Niche app markets and the potential for growth
The burgeoning app market is a significant opportunity for developers, with Apple paying out USD5 billion (QAR18.2 billion) to its developers in 2012. One company looking to make of the most of this growth is Dubai based start-up Hajjnet, which is focussed on delivering apps aimed at Muslim markets.
One of its most recent apps, UmrahSalam is a guide for Muslims visiting Mecca for the Umrah (a religious pilgrimage). The Edge spoke with CEO and founder of Hajjnet, Ali Dabaja.
Where did the idea for UmrahSalam come from?
Up until starting Hajjnet I worked in banking and investment. The germinating event was when I was visiting a Hajji (a person that has completed the Hajj pilgrimage – similar to the Umrah) after his return from Hajj the second year in a row we started to discuss his challenges, experiences. The more we studied the business opportunity, the more compelling it became. We could see from the beginning that Hajj and Umrah pilgrims’ need for information and support was incredible.
As of September 2013, UmrahSalam is in the top 10 in the Travel category in five countries and in the top 100 in 20 countries. Things really started to pick up when Apple put us on the iTunes app home page in the New and Noteworthy section in seven stores.
Are you working on localising the app?
Arabic is of course the priority, and we are in the process of localising now. Localisation for Indonesia, Turkey, Malaysia and France will follow.
There are also plans for a Hajj app, how far away is that from being completed?
Yes, we have just completed HajjSalam for Hajj and submitted it to Apple. It is available on the app store in time for this year’s Hajj season. One of the things we made great effort for was design both in terms of aesthetics as well as intuitiveness and ease of use. We even had a photographer who was going on Umrah take around 1000 photos of specific things from the angle and vantage point of the user so that the environment would look familiar, and he or she could focus on the spiritual aspects.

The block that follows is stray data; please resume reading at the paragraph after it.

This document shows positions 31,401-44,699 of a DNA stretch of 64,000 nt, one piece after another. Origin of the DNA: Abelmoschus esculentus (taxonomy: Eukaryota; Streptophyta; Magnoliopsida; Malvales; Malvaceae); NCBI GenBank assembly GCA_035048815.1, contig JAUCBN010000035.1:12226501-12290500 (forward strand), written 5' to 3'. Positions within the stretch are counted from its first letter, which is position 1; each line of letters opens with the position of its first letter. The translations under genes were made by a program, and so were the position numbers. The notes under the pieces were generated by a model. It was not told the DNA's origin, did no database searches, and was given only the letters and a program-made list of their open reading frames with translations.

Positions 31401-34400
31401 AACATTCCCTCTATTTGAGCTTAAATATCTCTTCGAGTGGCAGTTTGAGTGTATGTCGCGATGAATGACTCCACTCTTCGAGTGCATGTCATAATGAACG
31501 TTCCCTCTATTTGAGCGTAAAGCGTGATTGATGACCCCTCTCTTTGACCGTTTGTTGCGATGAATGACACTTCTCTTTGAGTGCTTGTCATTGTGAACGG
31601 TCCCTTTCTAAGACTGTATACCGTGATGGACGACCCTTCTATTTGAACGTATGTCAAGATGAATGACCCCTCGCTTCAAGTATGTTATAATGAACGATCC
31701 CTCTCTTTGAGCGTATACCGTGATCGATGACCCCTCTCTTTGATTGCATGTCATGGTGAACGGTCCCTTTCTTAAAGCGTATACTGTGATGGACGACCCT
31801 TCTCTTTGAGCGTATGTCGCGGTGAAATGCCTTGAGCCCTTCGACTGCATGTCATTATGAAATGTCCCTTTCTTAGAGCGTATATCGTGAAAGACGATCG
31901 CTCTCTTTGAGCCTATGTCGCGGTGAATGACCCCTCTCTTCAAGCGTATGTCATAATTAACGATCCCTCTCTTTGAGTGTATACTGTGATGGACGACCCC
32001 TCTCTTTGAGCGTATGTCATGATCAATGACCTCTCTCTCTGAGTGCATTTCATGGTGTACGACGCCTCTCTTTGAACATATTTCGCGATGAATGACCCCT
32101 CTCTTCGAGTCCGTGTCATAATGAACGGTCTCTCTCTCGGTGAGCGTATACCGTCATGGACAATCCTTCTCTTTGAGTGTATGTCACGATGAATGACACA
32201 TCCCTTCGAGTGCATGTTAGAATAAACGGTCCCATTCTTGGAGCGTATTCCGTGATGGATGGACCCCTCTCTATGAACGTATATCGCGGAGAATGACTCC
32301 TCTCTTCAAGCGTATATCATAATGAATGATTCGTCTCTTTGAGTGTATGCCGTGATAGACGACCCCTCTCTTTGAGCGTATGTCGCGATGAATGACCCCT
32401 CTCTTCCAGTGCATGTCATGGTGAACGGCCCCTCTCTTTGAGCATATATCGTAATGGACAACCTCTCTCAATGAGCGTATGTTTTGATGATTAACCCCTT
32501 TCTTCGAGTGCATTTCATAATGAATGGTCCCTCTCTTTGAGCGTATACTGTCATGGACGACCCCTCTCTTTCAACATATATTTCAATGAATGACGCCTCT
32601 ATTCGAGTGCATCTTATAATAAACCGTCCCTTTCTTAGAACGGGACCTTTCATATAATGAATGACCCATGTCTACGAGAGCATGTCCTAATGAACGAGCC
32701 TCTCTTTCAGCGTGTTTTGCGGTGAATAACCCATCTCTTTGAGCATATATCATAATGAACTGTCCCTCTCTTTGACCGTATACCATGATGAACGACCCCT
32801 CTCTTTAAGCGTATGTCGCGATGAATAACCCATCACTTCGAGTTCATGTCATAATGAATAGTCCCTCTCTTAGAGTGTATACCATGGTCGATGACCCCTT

Are there plans for an Android version or even a non-smartphone version?
Yes, we are working on an Android version but no plans for a non-smartphone version.
Do you have plans to charge for the app in the future? Or are you looking for other ways to monetise it?
We may charge for our apps in the future but our key concern today is being valuable to our users. Yes, we have other plans to monetise including in-app purchases of additional content and features.
Is the religious app market an area you want to grow in, what potential do you see for growth in these areas?
Our apps are just a component of the Hajjnet experience as we plan to roll out a suite of web features as well. Almost all of them will either complement our apps or be integrated with them. We see tremendous potential in our space, as about a quarter of the world’s population are Muslims and each one of us must perform Hajj if physically and financially able. The growth of smartphones, Internet and social media as well as rapid development in our major markets only supports our business case.